I’m thinking of a joining a political party just so I can resign angrily from it.  It looks a lot of fun.

Meanwhile, back in the real world…

***

Friday night was good, Saturday less so.  There was circle dancing in shul during Kabbalat Shabbat (Friday night prayers) again and I didn’t feel able to join in again.  I was practically the only person not joining in (the only other person was the assistant gabbai who looked like he was doing stuff for the running of the service).  I don’t know why I just freeze up when this happens.  I know I find it uncomfortable, but it’s hard to work out why I find it uncomfortable (social anxiety, autism or depression?) or why sometimes I can join in and once or twice I’ve even enjoyed it (I had one Simchat Torah when I enjoyed the dancing…).  I just can’t do it.

(I tried to find video or even pictures of Jewish dancing because I don’t think I describe it very well.  There’s surprisingly little out there.  I did find one YouTube video, but it was at a wedding or bar mitzvah and rather more lively than the type of thing we have in shul, plus all the comments were rabidly antisemitic (“They’re dancing because they found a shekel…  No, they’re dancing because they tricked the USA into invading another country for them…”).  Even Wikipedia only has a few lines of text and a photo of Israeli, rather than frum, folk dancing.)

I got invited out at short notice to Shabbat (Sabbath) dinner by the person who sits next to me at shul (synagogue).  There were two other people there.  I was a bit apprehensive, but it went well.  I forced myself to participate in the conversation and try to initiate conversations when I was tempted to stay quiet.  I did the same thing at seudah (the third Sabbath meal in the synagogue) today.  That was all good.

At dinner someone said that he studies Torah all day on Friday and Shabbat and tries to do an hour of Torah study on other days (he’s semi-retired).  This surprised me a bit, as he’s teased at shul and shiur for spending hours and hours “learning” so I was surprised that his minimum for most days is something that’s not totally out of reach for me.  I used to do an hour or more of Torah study a day, before my depression got bad again (that’s going back several years).  I do occasionally manage it even now, but it’s usually more like half an hour or so, less when the depression is very bad.  Of course, most of what I “learn” isn’t Talmud, so it has less cachet in the frum (religious Orthodox Jewish) world.  I try not to care, but it’s difficult not to feel like a second-class citizen sometimes (twice in two days someone I don’t know well has decided to tell me just how much Talmud he’s studied lately).  I do make sure I do some Talmud study each week, though.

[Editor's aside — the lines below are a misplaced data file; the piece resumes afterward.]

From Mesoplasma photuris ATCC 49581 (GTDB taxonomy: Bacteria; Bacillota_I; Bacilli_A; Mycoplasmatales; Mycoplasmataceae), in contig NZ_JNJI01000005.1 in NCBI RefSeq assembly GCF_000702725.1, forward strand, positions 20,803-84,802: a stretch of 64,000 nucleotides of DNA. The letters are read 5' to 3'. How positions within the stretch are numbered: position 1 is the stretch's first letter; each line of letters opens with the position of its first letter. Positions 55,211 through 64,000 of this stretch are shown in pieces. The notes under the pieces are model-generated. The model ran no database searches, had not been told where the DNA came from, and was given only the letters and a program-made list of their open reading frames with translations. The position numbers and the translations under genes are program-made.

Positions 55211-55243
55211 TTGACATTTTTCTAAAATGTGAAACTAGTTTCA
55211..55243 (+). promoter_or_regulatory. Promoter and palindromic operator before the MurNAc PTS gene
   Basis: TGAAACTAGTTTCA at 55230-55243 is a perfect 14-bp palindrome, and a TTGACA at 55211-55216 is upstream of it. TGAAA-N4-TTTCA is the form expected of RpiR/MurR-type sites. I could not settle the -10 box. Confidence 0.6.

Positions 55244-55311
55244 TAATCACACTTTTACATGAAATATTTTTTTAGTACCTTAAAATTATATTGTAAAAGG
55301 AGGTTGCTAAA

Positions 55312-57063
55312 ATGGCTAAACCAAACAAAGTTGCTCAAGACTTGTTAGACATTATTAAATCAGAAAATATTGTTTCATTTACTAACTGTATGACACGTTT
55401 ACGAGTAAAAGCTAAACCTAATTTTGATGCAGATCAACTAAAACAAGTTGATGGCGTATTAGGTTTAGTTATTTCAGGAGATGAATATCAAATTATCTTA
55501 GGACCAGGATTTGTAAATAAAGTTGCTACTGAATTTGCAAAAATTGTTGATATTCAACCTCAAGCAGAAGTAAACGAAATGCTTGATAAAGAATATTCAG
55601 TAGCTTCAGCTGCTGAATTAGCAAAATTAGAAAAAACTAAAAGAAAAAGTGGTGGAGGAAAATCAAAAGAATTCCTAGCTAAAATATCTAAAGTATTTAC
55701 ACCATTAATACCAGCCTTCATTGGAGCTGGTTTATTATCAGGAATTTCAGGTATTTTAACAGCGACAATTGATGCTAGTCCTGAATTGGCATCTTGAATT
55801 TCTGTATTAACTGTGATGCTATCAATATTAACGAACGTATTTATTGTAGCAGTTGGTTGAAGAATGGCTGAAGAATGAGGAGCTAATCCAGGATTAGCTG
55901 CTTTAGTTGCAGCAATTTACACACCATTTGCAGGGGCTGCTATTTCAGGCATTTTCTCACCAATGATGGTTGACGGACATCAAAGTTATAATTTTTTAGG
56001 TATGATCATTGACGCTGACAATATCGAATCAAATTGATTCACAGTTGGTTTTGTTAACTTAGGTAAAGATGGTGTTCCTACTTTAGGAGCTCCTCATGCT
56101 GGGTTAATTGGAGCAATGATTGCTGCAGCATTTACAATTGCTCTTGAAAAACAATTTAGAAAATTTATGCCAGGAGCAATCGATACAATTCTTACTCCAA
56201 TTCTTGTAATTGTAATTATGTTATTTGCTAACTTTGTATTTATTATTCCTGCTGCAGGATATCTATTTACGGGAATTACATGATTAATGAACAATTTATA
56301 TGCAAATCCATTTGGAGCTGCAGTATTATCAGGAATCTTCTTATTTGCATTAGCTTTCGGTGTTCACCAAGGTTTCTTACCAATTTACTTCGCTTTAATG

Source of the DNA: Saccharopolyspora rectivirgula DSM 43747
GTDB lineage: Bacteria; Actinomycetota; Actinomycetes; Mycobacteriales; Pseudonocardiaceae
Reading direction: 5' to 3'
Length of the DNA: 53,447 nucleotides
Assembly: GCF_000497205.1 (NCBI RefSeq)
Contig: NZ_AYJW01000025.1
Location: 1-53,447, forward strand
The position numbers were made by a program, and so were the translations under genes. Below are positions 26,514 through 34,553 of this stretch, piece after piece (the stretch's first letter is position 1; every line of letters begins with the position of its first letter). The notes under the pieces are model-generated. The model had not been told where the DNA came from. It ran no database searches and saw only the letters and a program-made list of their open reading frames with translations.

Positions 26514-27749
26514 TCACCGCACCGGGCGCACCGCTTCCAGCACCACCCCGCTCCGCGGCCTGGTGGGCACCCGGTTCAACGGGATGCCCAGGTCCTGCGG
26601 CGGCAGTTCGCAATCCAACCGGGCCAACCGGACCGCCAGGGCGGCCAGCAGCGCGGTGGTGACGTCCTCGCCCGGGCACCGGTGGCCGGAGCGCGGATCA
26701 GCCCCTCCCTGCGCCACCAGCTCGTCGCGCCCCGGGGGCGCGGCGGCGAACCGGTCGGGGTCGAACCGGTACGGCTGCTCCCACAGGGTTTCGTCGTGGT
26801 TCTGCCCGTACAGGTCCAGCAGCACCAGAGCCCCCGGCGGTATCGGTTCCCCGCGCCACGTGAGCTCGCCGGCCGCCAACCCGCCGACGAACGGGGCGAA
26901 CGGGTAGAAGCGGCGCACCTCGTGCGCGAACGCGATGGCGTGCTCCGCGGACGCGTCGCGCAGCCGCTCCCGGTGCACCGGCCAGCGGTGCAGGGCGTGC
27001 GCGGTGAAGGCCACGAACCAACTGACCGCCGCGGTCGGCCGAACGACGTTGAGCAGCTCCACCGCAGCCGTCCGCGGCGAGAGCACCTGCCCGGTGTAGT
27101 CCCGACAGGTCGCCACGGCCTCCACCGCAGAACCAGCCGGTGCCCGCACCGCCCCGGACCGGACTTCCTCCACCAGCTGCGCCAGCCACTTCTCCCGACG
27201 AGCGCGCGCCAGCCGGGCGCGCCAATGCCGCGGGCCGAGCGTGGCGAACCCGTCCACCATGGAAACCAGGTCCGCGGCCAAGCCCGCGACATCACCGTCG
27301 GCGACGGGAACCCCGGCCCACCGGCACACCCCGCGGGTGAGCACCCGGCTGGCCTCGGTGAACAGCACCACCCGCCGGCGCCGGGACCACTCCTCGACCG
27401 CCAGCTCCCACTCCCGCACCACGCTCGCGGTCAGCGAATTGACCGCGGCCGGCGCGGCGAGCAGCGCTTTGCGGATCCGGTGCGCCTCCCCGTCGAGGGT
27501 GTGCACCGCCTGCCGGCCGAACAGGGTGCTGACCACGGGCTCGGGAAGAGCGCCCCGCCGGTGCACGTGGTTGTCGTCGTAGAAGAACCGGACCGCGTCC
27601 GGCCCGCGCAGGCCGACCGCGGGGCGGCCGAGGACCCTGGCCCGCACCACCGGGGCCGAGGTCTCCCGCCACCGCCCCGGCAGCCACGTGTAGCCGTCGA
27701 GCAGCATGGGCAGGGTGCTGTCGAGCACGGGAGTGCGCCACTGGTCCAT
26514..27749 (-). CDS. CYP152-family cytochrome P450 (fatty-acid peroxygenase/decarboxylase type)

I couldn’t sleep again yesterday evening despite trying to take some time to relax when I got home.  After a while, I got up and started reading The Elegant Universe, a book on physics that I was given as a school prize, so you can guess how long it’s been on my shelves; long enough to go out of date, according to some of the reviews on Goodreads.  I’m trying to read more non-fiction at the moment.  I used to be fascinated by history, economics, physics, politics and so on, but then when I went to university I focused purely on my degree (history) and when I finished the depression made it hard to read non-fiction.  I want to try to get back into reading non-fiction, not least because of the big pile of unread books that have accumulated over the years (mostly bought cheap from charity shops and library sales).  At the moment I’m trying to alternate fiction and non-fiction books.

This morning I got up at 8am.  I wanted to stay up and go to shul, but then I remembered that I would probably be called to the Torah if I did that and I panicked and went back to bed.  I don’t know why I panicked; I’ve been called up enough times before.  I think some of it is that I have low blood sugar when I wake up, which always makes depressive and anxious thoughts much, much worse.  If I can figure out a way to get myself to get up and eat something straight away before deciding whether to go to shul, that might do the trick.  Maybe.  I don’t really know any more.  I felt guilty for not going to shul, and for going back to sleep until 2pm (my parents were out for lunch so didn’t get me up).  I did at least avoid falling asleep after lunch.  I try to tell myself I have issues and can’t compare myself to other people, but it’s hard when I’m conscious that everyone goes to shul on Shabbat mornings.

I did some Torah study in the afternoon and went to shul for Talmud shiur, Mincha (Afternoon Prayers) seudah and Ma’ariv (Evening Prayers).  As I said, I tried to talk a bit more to people at seudah.  I still felt a bit disconnected at shul although why I feel like that is harder to work out.  I have the feeling of not being good enough or not frum enough for these people and I can’t work out why I feel like that.  No one has said anything to me that should make me feel like that.  I do wish sometimes that I knew what other people think of me.  Perhaps it’s better than I fear.  Then again, perhaps it’s worse…

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